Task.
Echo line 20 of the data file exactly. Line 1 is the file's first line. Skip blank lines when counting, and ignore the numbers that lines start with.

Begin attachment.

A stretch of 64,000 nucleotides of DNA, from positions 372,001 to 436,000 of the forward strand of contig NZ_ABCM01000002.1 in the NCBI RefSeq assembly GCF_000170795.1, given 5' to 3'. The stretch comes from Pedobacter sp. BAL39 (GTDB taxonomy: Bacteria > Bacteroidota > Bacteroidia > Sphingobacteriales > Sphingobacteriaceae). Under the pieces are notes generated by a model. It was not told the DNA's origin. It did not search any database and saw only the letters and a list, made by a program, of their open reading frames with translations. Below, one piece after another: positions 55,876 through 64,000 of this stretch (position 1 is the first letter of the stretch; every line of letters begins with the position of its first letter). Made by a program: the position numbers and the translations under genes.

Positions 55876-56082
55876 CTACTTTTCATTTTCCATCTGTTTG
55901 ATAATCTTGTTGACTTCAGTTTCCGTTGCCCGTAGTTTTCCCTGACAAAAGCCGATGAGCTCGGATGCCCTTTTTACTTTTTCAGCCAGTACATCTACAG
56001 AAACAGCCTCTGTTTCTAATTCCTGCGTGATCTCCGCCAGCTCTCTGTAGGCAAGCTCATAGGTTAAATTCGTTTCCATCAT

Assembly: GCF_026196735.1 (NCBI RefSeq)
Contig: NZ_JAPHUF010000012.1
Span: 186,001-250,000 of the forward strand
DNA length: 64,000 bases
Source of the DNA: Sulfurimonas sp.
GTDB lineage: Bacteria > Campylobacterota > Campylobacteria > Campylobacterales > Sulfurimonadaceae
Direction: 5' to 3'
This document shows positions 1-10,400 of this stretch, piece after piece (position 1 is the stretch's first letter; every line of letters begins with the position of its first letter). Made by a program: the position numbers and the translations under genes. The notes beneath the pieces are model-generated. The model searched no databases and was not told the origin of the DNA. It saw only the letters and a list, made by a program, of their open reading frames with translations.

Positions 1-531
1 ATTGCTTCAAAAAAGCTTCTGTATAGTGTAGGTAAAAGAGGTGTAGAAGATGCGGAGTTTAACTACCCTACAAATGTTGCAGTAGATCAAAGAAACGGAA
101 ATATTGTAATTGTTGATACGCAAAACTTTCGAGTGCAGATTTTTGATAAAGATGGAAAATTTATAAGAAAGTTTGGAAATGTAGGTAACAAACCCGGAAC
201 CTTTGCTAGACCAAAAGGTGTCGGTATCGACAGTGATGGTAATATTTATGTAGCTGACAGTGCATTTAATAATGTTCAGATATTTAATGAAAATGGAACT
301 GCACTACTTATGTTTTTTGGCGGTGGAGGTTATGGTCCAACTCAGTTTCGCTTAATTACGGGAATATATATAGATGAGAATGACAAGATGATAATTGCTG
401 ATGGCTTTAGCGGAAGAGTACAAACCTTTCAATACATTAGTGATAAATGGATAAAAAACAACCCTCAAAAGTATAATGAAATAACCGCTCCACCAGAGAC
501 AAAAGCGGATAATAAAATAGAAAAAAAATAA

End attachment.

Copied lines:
501 AAAAGCGGATAATAAAATAGAAAAAAAATAA